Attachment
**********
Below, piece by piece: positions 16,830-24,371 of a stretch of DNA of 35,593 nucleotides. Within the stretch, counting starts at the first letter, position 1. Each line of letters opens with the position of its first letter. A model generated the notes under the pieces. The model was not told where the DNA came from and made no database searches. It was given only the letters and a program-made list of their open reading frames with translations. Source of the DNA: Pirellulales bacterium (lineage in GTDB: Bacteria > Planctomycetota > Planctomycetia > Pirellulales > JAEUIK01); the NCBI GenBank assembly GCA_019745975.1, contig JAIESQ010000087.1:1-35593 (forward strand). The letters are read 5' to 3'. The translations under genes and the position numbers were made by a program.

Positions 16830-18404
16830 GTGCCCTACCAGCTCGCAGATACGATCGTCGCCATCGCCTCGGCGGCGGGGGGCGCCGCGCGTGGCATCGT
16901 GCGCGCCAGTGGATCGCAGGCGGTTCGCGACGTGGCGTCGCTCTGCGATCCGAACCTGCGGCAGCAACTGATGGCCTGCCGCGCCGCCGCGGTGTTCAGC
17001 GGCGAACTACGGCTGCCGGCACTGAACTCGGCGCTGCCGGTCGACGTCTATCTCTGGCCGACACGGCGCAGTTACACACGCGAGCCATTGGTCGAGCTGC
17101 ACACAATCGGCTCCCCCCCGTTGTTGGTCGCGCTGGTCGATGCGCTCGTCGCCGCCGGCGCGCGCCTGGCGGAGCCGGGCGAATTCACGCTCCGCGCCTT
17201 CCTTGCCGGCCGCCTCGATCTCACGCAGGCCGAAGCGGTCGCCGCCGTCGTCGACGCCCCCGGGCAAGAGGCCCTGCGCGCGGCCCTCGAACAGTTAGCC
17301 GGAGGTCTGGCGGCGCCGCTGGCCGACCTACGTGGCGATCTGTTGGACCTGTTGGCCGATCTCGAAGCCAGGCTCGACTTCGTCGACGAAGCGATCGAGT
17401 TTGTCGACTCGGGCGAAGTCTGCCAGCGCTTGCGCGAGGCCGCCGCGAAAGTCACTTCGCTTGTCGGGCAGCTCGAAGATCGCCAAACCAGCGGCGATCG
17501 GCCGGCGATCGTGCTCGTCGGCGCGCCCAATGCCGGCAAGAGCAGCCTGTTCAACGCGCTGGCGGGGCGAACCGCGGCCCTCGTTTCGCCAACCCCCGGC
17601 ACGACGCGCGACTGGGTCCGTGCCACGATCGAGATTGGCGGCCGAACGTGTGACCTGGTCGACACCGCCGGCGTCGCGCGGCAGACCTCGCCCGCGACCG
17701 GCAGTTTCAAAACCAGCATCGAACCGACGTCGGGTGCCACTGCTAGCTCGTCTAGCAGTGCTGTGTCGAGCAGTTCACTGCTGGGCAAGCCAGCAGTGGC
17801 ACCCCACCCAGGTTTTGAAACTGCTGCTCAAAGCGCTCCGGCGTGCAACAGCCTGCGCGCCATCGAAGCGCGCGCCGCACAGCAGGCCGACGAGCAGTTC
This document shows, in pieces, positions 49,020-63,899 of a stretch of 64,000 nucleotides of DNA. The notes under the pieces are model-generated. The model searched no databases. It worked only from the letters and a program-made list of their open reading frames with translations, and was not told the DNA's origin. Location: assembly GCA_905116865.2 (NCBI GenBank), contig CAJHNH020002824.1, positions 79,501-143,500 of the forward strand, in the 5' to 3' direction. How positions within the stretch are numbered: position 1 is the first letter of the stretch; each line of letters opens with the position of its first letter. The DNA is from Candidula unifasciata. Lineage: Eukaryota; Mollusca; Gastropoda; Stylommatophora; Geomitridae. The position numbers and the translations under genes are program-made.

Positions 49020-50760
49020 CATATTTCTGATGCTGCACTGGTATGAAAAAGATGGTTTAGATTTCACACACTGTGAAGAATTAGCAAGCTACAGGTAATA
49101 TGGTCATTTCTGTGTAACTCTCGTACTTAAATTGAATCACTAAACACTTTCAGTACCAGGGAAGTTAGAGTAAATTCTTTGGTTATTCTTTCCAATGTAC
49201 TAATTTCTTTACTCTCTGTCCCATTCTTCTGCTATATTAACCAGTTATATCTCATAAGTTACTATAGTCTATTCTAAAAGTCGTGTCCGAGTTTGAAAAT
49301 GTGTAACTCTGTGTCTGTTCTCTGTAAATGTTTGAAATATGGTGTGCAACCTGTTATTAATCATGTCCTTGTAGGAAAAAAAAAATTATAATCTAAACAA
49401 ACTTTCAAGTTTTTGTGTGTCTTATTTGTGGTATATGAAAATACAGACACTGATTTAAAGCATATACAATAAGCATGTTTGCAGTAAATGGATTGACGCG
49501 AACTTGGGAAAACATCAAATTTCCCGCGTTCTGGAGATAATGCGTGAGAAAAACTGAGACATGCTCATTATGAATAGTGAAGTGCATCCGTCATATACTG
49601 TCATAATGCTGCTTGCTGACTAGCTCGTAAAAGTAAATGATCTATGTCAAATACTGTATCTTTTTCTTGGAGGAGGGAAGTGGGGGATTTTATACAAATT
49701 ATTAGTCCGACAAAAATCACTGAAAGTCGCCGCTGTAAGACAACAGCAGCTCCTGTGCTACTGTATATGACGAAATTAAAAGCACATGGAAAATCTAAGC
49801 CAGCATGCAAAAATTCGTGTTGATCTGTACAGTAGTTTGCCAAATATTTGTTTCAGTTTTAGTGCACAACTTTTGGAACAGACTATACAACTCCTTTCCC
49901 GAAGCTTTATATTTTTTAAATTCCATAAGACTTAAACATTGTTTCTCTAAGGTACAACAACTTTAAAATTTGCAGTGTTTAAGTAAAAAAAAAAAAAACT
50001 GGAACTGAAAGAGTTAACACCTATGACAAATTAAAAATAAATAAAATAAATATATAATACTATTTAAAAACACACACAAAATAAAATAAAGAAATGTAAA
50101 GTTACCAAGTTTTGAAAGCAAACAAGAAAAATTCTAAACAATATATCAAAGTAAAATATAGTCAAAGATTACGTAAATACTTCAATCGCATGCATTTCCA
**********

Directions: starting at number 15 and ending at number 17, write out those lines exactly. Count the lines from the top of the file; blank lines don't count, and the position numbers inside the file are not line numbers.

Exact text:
Positions 49020-50760
49020 CATATTTCTGATGCTGCACTGGTATGAAAAAGATGGTTTAGATTTCACACACTGTGAAGAATTAGCAAGCTACAGGTAATA
49101 TGGTCATTTCTGTGTAACTCTCGTACTTAAATTGAATCACTAAACACTTTCAGTACCAGGGAAGTTAGAGTAAATTCTTTGGTTATTCTTTCCAATGTAC